By Matthew Law
Studying under traveller Stanley Robertson and learning songs from gypsy communities led Sam Lee to create this folk album.
And it is is quite pleasing. It blends traditional folk songs with a modern twist, and the result is music with a warm and comforting feel to it.
The problem that arises from the album though, is that there is no one continuous sound or tone. After the first few tracks, the album turns into a mish-mash of different song types. The first track, “The Ballad Of George Collins“, is similar to a Gaelic folk tune, but then this is juxtaposed with “Wild Wood Amber”, which for some reason includes operatic elements that simply don’t work or fit in with the style produced in the majority of the other tracks.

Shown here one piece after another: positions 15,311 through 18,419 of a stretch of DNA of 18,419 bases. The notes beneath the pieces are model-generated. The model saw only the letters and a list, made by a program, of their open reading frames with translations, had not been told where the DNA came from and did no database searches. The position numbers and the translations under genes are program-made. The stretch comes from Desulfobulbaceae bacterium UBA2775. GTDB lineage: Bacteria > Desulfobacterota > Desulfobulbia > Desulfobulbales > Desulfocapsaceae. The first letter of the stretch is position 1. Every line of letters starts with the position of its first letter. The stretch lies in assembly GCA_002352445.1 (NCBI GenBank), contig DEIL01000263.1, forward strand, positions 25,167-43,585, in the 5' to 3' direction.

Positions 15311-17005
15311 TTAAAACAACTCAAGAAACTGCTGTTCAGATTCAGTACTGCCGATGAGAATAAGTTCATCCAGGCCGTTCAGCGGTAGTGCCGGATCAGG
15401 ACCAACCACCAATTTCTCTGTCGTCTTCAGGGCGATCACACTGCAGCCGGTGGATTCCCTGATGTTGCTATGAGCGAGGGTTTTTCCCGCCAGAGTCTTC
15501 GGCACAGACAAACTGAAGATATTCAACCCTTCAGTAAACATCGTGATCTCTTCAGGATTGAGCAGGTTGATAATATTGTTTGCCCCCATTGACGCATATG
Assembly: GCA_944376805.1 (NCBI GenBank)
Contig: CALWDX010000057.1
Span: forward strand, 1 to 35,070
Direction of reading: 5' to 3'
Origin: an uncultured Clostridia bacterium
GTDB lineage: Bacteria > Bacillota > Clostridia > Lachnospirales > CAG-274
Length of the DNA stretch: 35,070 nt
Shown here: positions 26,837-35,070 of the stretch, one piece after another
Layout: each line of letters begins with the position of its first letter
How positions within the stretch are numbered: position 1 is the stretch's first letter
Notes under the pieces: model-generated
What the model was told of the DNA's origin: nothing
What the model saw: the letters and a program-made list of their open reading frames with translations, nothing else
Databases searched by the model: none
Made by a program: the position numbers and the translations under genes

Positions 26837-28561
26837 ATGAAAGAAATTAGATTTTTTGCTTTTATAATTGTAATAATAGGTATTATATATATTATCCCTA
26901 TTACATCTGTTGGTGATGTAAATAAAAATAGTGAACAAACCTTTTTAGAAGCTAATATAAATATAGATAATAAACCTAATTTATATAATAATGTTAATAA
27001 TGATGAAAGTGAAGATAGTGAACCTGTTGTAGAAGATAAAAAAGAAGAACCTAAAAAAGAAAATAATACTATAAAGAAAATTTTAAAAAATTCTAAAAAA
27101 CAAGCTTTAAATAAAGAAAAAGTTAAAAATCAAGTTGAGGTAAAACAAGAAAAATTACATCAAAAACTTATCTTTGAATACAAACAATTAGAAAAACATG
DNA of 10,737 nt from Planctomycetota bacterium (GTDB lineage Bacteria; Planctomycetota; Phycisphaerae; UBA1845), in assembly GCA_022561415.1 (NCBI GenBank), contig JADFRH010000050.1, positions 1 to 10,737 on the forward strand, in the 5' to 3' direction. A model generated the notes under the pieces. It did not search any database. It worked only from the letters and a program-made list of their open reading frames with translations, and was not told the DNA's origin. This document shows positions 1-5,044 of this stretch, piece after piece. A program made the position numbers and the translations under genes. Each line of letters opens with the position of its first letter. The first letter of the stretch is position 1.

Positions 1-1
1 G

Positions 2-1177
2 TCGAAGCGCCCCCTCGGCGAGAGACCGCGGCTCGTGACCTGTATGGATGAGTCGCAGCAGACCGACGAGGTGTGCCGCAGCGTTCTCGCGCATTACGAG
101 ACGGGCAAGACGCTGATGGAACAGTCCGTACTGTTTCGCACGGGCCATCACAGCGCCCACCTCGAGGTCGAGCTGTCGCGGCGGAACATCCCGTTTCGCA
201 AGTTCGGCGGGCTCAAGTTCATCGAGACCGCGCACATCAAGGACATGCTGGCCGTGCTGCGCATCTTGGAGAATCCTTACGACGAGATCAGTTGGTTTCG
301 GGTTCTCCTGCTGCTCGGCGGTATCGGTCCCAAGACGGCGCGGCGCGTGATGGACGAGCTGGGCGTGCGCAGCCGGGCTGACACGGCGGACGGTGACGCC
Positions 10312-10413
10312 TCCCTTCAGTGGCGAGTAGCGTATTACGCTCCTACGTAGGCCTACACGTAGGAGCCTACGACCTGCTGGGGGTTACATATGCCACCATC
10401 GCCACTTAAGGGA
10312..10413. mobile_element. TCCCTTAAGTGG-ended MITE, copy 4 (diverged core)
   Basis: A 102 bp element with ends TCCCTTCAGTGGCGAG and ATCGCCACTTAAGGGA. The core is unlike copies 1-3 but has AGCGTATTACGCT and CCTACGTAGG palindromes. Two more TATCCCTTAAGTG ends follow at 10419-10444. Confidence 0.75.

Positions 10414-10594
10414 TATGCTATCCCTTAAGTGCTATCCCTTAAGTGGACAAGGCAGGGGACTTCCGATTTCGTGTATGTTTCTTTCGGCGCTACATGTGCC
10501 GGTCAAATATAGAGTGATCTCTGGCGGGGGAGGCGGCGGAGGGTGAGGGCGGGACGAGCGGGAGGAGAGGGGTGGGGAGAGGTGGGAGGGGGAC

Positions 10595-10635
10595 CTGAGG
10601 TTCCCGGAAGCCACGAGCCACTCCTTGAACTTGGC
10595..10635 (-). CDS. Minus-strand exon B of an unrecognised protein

The first time you listen to this, it will be like background music from a stereotypical Irish pub, but with the second listen it’s depth shows; certainly Ground Of Its Own proves that there is promise in Sam Lee.
The big problem with this release is that there is no consistency. That is something that Lee will hopefully work out over time, because his talent is obvious, and if he does then his future releases could yet be significant.